Continuing our focus on regional perspective, the Jim Thompson Art Center is pleased to present The Game | Viet Nam by LE Brothers, the twin artists based in Hue, Vietnam, and curated by Loredana Pazzini-Paracciani, an Italian curator based in London.
Following the fall of Saigon on April 30, 1975, North and South Vietnam were officially reunified after coexisting as two separate entities for 21 years (1954–75). Marked by the end of the Vietnam War, the post-war period signaled the cessation of war and armed conflict in the unified Vietnam, yet it initiated the complex transformation of the country into the Socialist Republic of Vietnam, a title it retains today. This period was characterized by the implementation of rigid government policies, economic repression, strict intellectual censorship and state guidelines on culture and art, which were partly softened in the late 1980s with Doi Moi (Reform and Renovation). It is in Vietnam’s post-war era that the mixed-media exhibition The Game | Viet Nam by LE Brothers rests its focus. Contrary to the Vietnam War’s widely distributed mediatic information-from books documenting the events to Hollywood blockbuster movies-post-1975 Vietnam has been a period much less objectified and appropriated by the public, yet therein crucial in the definition of present- day Vietnam.
In The Game | Viet Nam by LE Brothers, artists Le Ngoc Thanh and Le Duc Hai identical twin brothers who make their art as the LE Brothers examine Vietnam today, four decades after the reunification, by recalling their childhood and past memories, and those of their generation, growing up in a country scarred by war and divided ideologically in the North and South. The brothers were born on April 3, 1975, in Quang Binh province, and just 27 days later, on April 30, Vietnam gained complete independence. In 1991, during Doi Moi, they moved to the city of Hue, only a few kilometers from the 1954 Geneva Agreement demarcation line at the 17th parallel, which divided the two Vietnams. Images of destruction and death haunted their youth and urged them as children to role-play in an imaginary world of peace and healing. With very little resources their childhood games were non-violent confrontations with weapons made of improvised materials. Simulating what was happening in their surroundings, the brothers and their friends were fighting for their own subjective unity.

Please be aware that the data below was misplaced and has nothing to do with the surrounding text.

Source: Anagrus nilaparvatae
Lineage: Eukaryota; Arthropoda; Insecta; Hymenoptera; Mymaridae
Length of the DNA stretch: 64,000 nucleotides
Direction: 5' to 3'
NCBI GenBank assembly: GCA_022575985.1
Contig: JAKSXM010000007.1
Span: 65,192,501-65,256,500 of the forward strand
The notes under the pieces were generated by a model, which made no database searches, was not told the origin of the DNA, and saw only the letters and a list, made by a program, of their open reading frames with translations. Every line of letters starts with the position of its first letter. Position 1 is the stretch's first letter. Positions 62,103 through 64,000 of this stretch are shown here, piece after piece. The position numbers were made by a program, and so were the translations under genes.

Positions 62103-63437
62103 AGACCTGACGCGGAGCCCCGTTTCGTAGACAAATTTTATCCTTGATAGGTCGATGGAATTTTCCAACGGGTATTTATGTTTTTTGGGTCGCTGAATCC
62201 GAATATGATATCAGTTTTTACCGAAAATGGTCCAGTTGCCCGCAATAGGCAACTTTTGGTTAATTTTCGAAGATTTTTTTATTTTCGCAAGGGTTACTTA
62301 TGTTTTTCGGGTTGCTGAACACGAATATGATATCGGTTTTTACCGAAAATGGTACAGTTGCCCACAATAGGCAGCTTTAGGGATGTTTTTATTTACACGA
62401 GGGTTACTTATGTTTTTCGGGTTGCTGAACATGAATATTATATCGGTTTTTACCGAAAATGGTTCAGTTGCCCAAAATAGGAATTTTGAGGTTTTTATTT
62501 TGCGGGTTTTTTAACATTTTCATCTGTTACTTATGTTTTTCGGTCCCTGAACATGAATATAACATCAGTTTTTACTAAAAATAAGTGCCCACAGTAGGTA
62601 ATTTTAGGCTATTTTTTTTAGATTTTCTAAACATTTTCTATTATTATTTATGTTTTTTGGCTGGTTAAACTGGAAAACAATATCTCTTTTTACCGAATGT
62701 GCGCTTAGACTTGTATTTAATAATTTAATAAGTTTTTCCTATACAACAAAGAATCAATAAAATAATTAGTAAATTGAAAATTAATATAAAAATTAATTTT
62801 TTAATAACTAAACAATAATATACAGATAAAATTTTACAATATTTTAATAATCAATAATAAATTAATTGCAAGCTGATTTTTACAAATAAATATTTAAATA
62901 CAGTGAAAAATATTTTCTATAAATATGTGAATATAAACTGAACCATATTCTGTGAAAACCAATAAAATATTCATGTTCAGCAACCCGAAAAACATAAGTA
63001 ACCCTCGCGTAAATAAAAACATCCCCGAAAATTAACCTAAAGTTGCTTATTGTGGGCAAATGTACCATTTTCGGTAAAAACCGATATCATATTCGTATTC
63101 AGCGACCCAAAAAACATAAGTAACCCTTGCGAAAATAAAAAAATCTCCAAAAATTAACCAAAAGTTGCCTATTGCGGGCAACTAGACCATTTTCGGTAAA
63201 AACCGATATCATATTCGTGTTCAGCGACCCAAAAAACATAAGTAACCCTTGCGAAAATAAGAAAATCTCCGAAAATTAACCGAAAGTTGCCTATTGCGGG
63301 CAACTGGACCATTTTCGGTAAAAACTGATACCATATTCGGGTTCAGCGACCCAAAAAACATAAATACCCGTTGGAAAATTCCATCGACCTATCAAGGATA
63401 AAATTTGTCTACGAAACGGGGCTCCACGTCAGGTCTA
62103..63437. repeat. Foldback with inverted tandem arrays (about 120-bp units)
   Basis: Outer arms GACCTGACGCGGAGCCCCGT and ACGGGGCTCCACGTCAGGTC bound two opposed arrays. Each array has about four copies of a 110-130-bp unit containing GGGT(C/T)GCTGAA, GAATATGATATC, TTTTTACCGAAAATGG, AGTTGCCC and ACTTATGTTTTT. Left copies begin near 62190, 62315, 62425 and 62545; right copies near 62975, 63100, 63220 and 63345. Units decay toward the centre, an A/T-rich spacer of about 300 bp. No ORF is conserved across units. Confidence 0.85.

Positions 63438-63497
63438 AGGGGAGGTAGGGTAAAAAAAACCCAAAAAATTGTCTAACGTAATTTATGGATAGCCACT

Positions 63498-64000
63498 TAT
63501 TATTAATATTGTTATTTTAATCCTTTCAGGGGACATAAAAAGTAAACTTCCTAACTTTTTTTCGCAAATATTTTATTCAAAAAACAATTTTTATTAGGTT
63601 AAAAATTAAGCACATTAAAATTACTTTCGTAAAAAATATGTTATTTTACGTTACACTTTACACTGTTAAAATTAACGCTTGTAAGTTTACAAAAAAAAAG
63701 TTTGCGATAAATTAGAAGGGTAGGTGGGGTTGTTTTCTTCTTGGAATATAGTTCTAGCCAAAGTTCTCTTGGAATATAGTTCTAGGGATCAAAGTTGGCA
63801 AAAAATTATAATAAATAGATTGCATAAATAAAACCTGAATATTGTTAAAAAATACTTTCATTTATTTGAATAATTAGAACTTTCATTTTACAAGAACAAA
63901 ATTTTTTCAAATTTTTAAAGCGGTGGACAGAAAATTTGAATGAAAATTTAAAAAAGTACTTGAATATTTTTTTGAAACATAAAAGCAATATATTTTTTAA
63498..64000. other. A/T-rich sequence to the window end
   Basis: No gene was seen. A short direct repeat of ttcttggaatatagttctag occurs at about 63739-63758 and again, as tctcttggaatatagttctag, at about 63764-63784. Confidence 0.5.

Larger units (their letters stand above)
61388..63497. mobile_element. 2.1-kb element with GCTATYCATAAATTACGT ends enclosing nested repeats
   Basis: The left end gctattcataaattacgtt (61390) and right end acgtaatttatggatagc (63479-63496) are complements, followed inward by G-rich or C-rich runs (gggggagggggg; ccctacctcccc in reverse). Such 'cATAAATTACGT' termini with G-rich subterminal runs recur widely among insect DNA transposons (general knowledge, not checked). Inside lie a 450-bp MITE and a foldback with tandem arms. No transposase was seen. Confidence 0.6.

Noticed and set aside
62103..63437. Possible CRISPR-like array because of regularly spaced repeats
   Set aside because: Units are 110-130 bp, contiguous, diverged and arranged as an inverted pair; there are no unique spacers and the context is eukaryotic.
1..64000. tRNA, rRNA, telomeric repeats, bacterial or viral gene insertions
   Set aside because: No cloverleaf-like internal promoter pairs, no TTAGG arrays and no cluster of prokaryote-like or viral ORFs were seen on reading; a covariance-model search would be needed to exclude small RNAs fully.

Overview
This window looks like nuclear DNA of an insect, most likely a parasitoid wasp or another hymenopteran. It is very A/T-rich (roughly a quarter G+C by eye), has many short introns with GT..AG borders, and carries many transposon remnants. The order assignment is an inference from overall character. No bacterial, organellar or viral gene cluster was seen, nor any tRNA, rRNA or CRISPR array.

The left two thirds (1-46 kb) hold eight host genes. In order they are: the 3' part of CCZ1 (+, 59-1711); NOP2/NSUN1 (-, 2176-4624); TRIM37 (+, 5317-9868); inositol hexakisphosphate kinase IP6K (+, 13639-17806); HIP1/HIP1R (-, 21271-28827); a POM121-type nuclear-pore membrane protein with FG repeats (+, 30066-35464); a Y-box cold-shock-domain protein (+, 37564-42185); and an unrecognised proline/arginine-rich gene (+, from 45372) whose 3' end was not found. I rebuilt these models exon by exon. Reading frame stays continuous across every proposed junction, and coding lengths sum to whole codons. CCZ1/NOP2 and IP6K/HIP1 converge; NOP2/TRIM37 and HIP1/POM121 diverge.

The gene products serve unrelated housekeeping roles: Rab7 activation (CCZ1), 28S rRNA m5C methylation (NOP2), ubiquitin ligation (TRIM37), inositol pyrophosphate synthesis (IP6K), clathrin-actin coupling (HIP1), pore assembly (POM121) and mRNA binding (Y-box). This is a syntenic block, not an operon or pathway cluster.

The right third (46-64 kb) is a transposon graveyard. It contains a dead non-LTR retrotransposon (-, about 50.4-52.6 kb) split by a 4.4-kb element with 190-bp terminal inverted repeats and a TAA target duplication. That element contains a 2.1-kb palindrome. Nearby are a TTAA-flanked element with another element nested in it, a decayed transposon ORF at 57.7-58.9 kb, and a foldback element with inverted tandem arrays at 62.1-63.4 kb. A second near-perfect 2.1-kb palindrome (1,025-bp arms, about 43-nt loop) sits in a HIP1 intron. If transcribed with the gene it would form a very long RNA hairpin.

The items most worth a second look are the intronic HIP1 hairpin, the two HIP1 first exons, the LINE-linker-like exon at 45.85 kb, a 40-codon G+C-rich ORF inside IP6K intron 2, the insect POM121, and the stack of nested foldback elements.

Comprising a number of mixed-media works, The Game | Viet Nam by LE Brothers features a compelling 24-channel video installation, itself titled The Game, including an extensive photo installation that documents its development, and revisited military paraphernalia with two largerthan-life rifles, the iconic AR-15 (United States) and AK-47 (former Soviet Union), constructed of exquisite lacquer work—a reference to the LE Brothers’ earlier works and a nod to Vietnam’s traditional fine art.
Also part of the exhibition is a compact archival section where the postwar period is documented through geographical maps of Vietnam, posters, books and novels that encapsulate the spirit of that period, as well as a series of old photographs taken before Doi Moi of LE Brothers' friends and relatives regardless of North or South Vietnamese origin. The photographs are all in black and white, of a similar style and taken using a similar technique. They represent a portrait of a time defined by totalitarian values that were dominant before the Renovation period.